in particular. are in social circumstances where their unrestrained pursuit of physical pleasure is likely to lead to disillusionment and suicide. Thus. the anomie tradition has continued to focus its search for the causes of deviant behavior on large-scale variations in the environmental features of society. Variations in suicide rates across time. Durkheim generally treats psychobiological qualities or potentials as constants rather than as variables in his analytical scheme: “human nature is substantially the same among all men.suicide among certain social groups. Following the clear directions laid down by Durkheim. However. Variations in suicide rates cannot be explained by psychological constants but only by variations in the social environment that “lies outside individuals” and exerts external influences upon them (1951: 324). We should note that Inkeles (1959) has questioned the sociological purity of Durkheim’s analysis by pointing out that psychological assumptions about the limitless nature of human desires can be found in Suicide. Durkheim’s work has been the subject of extensive discussion and criticism. and husbands typically have lower rates of suicide than unmarried males. his study of suicide has endured as a classic example of the macronormative approach to theory and research on deviance. are all linked theoretically to this general environmental condition. by occupation and by marital status. in its essential qualities” (1951: 247). Nonetheless. Marriage functions to regulate sexual desire. . the concept of anomie is used by Durkheim to explain a variety of social facts. Single males.

In this respect. Merton perceives a “strain toward anomie” in the relative lack of cultural emphasis on institutional norms—the established rules of the game—that regulate the legitimate means for obtaining success in American society. people reared in a society where cultural values emphasize material goals will learn to strive for economic success. the anomie tradition advanced well beyond Durkheim’s singular concern with suicide to become a truly general sociological approach to deviance. Merton bases his theory on sociological assumptions about human nature. Second. Merton’s description of American society is quite similar to Durkheim’s observations regarding the unrelenting pursuit of economic gain in “the sphere of trade and industry. In contrast to Durkheim. But. is more concerned with social regulation of the means people use to obtain material goals. Merton not only argues that all Americans. for Durkheim. Durkheim’s work provided the intellectual foundation for Merton’s attempt to develop a macro-level explanation of rates of norm-violating behavior in American society. are exposed to the dominant materialistic values. Merton replaces Durkheim’s conception of insatiable passions and appetites with the assumption that human needs and desires are primarily the product of a social process: i. cultural socialization. referred to the failure of society to regulate or constrain the ends or goals of human desire.” However. First. Indeed. on the other hand. 1957). regardless of their position in society. but that cultural beliefs sustain the myth that anyone can succeed in the pursuit of economic goals.. Anomie.e. in Merton’s hands. Merton.Merton’s theory of social structure and anomie The other major contribution to the anomie tradition is Robert Merton’s theoretical analysis of “Social Structure and Anomie” (1938. For instance. . Merton focuses on the extreme emphasis on material goals that characterizes the cultural environment of American society. Merton extends this materialistic portrait to include all of American society.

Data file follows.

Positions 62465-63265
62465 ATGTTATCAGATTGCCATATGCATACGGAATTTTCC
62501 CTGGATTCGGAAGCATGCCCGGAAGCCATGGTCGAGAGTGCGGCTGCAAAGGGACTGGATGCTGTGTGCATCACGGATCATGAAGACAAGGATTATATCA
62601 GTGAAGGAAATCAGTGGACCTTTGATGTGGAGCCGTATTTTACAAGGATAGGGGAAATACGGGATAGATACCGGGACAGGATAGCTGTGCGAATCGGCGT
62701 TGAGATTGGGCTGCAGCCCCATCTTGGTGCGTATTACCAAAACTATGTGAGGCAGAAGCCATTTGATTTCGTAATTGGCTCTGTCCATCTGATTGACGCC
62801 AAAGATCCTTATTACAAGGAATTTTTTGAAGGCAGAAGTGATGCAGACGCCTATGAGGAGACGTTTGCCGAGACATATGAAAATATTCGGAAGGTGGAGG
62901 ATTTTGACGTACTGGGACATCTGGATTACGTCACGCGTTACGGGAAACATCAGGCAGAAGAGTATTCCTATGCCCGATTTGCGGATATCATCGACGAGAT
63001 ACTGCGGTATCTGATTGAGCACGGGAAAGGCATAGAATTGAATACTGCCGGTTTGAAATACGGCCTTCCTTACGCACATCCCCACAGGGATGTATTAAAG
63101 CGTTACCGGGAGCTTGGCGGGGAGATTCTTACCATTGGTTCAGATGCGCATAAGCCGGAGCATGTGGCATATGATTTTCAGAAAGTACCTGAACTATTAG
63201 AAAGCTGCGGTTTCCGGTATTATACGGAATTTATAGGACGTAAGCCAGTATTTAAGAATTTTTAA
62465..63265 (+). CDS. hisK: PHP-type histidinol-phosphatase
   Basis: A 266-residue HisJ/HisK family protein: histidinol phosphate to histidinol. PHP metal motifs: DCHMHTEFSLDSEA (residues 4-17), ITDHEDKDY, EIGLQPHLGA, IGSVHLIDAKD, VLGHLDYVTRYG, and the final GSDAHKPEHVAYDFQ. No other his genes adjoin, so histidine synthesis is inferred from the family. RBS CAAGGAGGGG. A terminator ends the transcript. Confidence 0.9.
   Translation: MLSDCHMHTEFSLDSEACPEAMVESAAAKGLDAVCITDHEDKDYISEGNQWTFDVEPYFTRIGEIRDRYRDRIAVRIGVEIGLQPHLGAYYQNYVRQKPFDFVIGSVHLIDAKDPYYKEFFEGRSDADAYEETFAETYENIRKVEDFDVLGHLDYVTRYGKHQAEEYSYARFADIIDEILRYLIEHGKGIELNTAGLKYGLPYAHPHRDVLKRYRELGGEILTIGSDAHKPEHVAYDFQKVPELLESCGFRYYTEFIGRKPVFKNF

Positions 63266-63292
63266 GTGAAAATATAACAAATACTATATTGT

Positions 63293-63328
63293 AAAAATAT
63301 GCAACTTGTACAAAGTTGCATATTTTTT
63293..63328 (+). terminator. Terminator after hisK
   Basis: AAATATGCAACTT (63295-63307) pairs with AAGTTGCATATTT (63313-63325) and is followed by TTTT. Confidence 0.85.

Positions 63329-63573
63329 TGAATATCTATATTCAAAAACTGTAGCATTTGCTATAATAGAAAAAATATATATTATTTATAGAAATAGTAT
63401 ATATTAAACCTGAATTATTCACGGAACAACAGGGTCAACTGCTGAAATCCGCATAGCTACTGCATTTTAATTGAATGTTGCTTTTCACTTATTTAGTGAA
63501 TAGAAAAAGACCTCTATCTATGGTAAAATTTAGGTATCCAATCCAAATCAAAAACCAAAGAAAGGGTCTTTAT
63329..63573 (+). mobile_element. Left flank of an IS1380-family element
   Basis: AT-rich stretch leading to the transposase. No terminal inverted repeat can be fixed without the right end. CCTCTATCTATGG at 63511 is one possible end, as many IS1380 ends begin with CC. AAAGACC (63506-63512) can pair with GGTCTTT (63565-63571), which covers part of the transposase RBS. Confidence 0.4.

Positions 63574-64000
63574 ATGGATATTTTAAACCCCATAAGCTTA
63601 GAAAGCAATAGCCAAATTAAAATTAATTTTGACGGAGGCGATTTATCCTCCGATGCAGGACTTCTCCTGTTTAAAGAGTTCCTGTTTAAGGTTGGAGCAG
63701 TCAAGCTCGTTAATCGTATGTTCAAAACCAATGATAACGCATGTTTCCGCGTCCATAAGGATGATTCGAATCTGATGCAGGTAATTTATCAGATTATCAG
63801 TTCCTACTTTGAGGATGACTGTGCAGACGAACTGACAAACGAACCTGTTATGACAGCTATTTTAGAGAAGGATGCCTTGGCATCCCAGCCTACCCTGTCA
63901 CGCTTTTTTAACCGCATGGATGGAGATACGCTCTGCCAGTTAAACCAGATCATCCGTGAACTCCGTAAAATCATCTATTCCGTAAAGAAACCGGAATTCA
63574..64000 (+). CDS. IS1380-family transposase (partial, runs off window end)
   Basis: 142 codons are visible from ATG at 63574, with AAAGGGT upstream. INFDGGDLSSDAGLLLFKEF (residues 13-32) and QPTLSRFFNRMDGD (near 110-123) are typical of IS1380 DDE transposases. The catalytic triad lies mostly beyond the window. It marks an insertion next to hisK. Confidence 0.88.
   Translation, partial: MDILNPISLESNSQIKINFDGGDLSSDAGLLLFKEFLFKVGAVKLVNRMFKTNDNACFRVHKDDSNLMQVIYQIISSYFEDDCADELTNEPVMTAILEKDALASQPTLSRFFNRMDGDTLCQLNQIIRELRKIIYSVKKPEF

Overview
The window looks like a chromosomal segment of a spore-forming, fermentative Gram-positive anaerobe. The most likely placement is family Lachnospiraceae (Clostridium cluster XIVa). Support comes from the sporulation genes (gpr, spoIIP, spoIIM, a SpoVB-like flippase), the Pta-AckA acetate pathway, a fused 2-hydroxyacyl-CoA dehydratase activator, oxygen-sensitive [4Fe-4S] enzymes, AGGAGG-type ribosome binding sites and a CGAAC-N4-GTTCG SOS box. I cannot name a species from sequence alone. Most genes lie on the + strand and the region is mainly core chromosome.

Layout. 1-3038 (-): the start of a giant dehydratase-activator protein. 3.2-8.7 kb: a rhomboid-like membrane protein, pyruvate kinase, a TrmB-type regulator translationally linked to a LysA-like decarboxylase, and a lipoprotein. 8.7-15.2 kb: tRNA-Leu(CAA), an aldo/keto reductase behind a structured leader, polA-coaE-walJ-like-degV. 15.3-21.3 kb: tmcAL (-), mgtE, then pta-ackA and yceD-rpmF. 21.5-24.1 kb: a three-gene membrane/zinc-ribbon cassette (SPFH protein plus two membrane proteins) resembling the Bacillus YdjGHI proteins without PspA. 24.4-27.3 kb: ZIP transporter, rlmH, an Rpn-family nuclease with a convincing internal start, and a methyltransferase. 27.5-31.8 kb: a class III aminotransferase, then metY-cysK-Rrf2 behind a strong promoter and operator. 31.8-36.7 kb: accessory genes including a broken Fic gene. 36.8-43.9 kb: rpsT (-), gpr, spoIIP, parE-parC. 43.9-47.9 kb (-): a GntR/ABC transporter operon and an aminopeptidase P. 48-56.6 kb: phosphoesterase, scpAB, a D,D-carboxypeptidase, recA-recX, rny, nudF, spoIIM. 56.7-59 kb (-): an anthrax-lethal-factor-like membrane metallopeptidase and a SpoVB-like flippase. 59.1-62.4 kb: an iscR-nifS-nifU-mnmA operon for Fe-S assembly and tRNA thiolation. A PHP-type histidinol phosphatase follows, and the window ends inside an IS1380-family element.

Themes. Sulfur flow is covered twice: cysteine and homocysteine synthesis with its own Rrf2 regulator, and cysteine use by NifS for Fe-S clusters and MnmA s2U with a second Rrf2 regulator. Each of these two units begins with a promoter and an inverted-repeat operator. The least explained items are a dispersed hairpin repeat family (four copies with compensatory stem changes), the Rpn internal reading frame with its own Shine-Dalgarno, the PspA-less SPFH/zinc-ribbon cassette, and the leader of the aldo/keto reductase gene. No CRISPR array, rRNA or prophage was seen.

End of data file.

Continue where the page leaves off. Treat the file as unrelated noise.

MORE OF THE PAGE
behavior tends to be governed solely by considerations of expediency or effectiveness in obtaining the goal rather than by a concern with whether or not the behavior conforms to institutional norms.structural blockages that limit access to legitimate means for many members of American society also contribute to its anomic tendencies. of individual adaptations to the discrepancy between culture and social structure in American society. Blocked in their pursuit of economic success. certain common success-goals for the population at large while the social structure rigorously restricts or completely closes access to approved modes of reaching these goals for a considerable part of the same population. This chronic discrepancy between cultural promises and structural realities not only undermines social support for institutional norms but also promotes violations of those norms. Under such conditions. emphasis in original): [W]hen a system of cultural values extols. virtually above all else. Together. Merton presents an analytical typology. Merton's typology of individual adaptations to environmental pressures Type of Cultural Institutionalized . shown in the following table. many members of society are forced to adapt in deviant ways to this frustrating environmental condition.…deviant behavior ensues on a large scale. Just how do people adapt to these environmental pressures? Merton’s answer to this question is perhaps his single most important contribution to the anomie tradition. the various elements in Merton’s theoretical model of American society add up to a social environment that generates strong pressures toward deviant behavior (1957: 146.

involves acceptance of the cultural goal (+) but rejection of legitimate. on the other hand. Rebellion + Note: + signifies acceptance. and + signifies rejection of prevailing goal or means and substitution of new goal or means. Conformity. + Conformity II. Ritualism IV.Adaptation Goal I. Retreatism + Means + – – + – – + V. Innovation III. These adaptations describe the kinds of social roles people adopt in response to cultural and structural pressures. the innovator moves into criminal or delinquent roles that employ illegitimate means to obtain economic success. for instance. – signifies rejection. Innovation. Merton proposes that innovation is particularly characteristic of the lower class—the location in the . the conformist accepts and strives for the cultural goal of material success (+) by following institutionalized means (+). Instead. institutionalized means (-). That is. is a nondeviant adaptation where people continue to engage in legitimate occupational or educational roles despite environmental pressures toward deviant behavior.